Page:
October 1, 2006 Issue

Physics To Go 10 - Vomit Comet/chaos

« Previous issue         Issue Archive         Next issue »

Physics in Your World

Reduced Gravity:  Vomit Comet Blog image

Reduced Gravity: Vomit Comet Blog

photo credit: NASA
hi-res version

The photo shows astronauts training in a NASA plane that flies a parabolic arc--the same path as a projectile follows--so they can experience simulated weightlessness. To find out what these flights are like, check out the Reduced Gravity: Vomit Comet Blog, from Physics Central, by the American Physical Society. To learn more, see the Weightlessness page in Hyperphysics and Fluids in Space, also from Physics Central. If you'd like to build a drop tower to investigate apparent weightlessness yourself, see the NASA site Reduced Gravity Demonstrator.

This feature was updated on July 4, 2013.

Login to Comment on this Item


Physics at Home

TryScience

Check out TryScience for activities you can do with materials you have right at home (to get to the activities, click on "Try this at home.") At the end of the descriptions of the activities, you'll find a paragraph about the science behind each activity. These activities were originally developed for the public TV show "Newton's Apple."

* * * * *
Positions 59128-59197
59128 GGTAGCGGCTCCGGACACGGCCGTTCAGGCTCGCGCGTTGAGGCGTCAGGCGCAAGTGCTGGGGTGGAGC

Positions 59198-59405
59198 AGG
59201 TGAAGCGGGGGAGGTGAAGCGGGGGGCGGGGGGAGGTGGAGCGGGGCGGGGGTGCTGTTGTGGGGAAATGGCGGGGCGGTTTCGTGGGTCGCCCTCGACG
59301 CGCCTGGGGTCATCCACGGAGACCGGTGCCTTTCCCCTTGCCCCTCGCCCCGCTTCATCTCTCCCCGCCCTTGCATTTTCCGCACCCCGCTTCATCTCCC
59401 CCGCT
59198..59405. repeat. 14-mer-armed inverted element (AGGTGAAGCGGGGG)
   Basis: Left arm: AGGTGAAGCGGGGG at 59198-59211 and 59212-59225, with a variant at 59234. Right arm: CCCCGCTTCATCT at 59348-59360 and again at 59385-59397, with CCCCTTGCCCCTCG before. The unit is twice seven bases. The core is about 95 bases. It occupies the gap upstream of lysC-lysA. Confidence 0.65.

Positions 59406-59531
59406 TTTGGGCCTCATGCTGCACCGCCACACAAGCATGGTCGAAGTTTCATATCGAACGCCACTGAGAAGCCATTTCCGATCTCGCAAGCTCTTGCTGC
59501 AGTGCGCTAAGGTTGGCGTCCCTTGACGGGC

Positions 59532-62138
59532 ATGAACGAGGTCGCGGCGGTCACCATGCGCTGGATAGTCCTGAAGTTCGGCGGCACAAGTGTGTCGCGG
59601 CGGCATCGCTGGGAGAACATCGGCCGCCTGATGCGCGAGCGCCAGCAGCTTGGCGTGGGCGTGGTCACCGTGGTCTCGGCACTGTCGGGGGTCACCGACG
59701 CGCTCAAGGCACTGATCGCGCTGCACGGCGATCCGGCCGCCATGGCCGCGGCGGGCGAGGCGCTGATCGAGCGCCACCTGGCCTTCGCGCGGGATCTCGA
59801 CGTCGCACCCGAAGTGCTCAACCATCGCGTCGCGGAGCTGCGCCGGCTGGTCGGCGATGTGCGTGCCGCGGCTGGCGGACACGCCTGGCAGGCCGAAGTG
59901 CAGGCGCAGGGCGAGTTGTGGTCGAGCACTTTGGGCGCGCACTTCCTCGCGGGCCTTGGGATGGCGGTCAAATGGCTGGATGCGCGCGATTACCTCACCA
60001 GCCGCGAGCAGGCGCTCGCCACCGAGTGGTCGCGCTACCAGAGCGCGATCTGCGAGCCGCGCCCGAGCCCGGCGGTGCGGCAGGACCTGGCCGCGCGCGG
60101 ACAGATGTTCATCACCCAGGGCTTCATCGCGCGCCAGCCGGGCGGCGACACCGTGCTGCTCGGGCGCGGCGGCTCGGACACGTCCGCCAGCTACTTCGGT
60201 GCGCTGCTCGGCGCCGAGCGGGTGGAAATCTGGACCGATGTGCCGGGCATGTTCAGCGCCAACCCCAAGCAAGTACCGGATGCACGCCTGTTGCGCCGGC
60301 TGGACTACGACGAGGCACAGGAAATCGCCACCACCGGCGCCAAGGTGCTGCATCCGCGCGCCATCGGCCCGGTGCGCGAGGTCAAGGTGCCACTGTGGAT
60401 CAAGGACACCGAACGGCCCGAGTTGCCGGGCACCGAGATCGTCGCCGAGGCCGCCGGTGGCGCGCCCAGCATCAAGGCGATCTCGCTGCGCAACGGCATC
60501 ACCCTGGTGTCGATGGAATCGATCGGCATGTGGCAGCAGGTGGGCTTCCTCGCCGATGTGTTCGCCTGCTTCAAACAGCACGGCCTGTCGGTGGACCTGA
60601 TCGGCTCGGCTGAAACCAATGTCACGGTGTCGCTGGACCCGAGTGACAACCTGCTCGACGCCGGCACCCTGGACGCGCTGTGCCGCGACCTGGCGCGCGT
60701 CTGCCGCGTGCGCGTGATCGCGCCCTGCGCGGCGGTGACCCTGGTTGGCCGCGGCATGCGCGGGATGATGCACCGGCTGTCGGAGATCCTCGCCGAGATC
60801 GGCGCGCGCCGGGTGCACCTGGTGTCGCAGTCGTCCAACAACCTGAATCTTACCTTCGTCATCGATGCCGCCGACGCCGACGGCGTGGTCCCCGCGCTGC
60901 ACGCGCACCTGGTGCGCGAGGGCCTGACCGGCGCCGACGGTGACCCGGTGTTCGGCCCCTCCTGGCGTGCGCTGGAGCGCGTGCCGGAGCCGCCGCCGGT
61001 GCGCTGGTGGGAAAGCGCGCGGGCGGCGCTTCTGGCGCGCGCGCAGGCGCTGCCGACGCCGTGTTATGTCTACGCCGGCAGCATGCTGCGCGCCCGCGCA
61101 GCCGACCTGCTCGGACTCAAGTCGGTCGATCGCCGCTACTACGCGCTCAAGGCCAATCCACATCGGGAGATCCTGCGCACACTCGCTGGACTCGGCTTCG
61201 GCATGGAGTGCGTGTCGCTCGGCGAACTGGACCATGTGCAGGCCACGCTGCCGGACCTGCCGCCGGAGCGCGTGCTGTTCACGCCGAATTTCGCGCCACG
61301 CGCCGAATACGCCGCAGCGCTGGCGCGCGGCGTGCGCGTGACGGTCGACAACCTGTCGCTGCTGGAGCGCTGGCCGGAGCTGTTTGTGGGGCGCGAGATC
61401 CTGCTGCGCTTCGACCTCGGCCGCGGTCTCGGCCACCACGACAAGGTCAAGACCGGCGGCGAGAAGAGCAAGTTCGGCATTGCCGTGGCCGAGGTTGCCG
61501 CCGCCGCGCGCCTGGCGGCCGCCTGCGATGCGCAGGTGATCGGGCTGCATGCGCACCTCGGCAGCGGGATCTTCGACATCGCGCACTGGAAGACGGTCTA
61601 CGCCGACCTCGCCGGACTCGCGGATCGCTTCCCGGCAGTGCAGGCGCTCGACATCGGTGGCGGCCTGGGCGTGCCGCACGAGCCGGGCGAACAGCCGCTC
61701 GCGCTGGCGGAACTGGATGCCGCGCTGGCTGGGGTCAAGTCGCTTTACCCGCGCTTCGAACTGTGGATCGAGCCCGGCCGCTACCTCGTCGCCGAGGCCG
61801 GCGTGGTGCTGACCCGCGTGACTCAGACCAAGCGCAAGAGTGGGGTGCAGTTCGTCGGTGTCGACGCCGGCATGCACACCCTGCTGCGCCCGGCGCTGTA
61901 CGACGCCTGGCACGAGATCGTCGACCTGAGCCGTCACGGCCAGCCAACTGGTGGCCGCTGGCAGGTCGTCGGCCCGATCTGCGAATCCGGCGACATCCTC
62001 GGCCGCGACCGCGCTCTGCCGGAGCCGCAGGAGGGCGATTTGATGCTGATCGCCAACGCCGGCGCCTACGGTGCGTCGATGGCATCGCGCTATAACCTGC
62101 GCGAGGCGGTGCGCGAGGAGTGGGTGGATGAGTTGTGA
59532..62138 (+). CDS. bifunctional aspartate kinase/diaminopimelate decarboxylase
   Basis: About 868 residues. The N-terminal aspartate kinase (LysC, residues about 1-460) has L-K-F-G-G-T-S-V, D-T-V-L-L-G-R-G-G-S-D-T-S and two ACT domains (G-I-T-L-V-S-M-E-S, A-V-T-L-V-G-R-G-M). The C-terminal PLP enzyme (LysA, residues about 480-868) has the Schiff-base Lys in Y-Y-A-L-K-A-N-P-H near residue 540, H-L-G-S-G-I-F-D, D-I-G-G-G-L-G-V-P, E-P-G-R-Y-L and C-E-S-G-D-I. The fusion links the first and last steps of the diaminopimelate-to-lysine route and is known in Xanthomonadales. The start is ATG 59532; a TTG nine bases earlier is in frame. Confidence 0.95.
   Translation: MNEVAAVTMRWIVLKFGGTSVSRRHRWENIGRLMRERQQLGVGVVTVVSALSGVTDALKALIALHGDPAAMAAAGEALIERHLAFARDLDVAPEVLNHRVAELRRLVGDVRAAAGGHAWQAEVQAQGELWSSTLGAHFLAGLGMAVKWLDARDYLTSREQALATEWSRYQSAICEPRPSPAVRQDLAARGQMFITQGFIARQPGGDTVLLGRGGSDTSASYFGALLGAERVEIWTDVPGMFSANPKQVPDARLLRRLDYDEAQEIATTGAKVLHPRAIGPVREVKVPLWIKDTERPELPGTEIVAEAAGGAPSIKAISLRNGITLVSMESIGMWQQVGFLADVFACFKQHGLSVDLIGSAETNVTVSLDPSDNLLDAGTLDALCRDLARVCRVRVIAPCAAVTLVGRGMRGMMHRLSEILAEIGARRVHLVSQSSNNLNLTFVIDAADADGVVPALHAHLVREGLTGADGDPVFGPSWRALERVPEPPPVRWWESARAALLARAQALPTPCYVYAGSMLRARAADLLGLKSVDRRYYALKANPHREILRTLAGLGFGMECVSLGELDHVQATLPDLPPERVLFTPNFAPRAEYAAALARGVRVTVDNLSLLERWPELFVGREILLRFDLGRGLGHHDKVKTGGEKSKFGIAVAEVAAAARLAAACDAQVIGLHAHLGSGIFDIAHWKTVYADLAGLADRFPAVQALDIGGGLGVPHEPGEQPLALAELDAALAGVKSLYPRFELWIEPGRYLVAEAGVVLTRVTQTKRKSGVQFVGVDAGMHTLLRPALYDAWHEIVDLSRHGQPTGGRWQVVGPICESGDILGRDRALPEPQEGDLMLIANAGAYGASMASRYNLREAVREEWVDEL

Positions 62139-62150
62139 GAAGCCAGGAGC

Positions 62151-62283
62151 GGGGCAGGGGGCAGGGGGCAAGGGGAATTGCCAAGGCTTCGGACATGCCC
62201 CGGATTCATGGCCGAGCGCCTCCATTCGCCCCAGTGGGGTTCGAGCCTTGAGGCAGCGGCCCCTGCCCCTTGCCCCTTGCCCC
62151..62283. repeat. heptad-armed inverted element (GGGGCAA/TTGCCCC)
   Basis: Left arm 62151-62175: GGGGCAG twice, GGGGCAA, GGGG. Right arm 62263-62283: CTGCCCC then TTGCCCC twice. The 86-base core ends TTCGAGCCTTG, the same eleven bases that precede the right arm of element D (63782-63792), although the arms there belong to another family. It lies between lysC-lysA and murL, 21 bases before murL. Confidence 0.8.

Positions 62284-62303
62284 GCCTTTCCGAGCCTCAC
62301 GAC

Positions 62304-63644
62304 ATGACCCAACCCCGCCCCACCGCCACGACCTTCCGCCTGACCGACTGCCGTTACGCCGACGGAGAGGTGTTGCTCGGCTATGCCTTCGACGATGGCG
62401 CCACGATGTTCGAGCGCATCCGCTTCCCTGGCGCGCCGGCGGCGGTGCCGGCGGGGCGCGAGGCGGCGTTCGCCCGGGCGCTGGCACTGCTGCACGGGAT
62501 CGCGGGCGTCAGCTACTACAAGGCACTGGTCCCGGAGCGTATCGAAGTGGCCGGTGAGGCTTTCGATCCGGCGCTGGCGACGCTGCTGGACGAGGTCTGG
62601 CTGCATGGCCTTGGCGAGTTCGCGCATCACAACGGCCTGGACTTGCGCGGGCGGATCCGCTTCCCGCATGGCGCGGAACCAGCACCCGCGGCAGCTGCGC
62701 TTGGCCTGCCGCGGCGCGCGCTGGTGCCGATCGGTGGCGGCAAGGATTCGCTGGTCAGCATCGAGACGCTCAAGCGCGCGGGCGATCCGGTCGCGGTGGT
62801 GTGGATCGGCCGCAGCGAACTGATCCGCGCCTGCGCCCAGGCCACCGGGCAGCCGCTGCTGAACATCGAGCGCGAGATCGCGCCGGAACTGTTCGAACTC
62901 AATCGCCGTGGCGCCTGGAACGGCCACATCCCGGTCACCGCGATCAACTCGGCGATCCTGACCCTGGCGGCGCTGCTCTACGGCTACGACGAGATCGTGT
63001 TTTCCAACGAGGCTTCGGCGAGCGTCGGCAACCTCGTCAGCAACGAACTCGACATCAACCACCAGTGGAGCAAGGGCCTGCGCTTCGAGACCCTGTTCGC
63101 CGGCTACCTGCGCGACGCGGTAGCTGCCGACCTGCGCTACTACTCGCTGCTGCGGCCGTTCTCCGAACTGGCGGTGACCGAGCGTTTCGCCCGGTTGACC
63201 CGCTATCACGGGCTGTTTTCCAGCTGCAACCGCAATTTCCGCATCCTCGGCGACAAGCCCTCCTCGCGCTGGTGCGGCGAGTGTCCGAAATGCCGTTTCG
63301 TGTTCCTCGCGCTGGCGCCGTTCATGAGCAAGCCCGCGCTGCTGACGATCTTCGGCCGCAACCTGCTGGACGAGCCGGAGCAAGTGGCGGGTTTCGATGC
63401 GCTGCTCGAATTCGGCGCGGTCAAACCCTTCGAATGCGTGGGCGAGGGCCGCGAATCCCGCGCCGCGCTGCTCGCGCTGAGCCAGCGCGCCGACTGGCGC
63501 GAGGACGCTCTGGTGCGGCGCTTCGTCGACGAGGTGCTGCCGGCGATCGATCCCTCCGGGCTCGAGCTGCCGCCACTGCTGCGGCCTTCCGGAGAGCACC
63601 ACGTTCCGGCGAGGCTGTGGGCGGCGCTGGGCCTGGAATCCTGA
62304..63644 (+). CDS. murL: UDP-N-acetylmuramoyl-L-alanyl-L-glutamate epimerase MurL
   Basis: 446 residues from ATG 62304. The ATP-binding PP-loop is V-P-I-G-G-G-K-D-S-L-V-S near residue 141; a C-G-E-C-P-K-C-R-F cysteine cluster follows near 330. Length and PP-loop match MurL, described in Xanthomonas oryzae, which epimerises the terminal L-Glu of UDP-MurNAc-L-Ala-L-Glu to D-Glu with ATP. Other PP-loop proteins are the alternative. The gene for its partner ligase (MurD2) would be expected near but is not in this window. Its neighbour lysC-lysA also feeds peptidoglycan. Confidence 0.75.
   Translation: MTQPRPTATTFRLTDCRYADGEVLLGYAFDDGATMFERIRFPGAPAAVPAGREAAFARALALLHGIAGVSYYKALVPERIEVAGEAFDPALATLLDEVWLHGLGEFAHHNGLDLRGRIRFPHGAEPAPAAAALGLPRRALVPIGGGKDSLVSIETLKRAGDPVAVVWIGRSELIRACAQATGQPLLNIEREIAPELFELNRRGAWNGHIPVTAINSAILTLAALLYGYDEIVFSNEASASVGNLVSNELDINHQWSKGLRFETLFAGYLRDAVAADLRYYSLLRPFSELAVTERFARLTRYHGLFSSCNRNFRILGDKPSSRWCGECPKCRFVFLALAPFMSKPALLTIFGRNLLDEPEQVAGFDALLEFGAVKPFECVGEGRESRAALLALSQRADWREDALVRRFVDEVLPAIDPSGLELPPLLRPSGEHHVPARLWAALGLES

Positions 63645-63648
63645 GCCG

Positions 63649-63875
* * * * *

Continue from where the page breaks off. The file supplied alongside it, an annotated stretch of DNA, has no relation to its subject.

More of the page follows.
(This feature was updated on February 18, 2014.)


Search/Browse

From Physics Research

Chaos Rules image

Chaos Rules

Image credit: Paul Bourke, WASP, University of Western Australia
hi-res version

This image shows the "Lorentz attractor," a graph that represents the behavior of a simple model of Earth's weather. Weather is just one example of a chaotic system, in which seemingly irregular behavior does follow certain patterns.

To find out about chaos research, see Chaos Rules on the American Physical Society's outreach website Physics Central.

(This feature was updated on September 2, 2013.)


Worth a Look

The 50 Most Important Women in Science

The 50 Most Important Women in Science, from the November 2002 issue of Discover Magazine, identifies 50 of the most extraordinary women across all of the sciences. Of these, 16 are in physics or physics-related fields.

You might also be interested in Women of NASA and also Contributions of 20th Century Women to Physics (that is, contributions through 1976).

Also, check out the American Physical Society's downloadable booklet Physics in Your Future, which presents the exciting possibilities of a career in physics to middle and high school girls. A four-color print version is available at no charge--to order a copy, go to the link just above.


Recent Submissions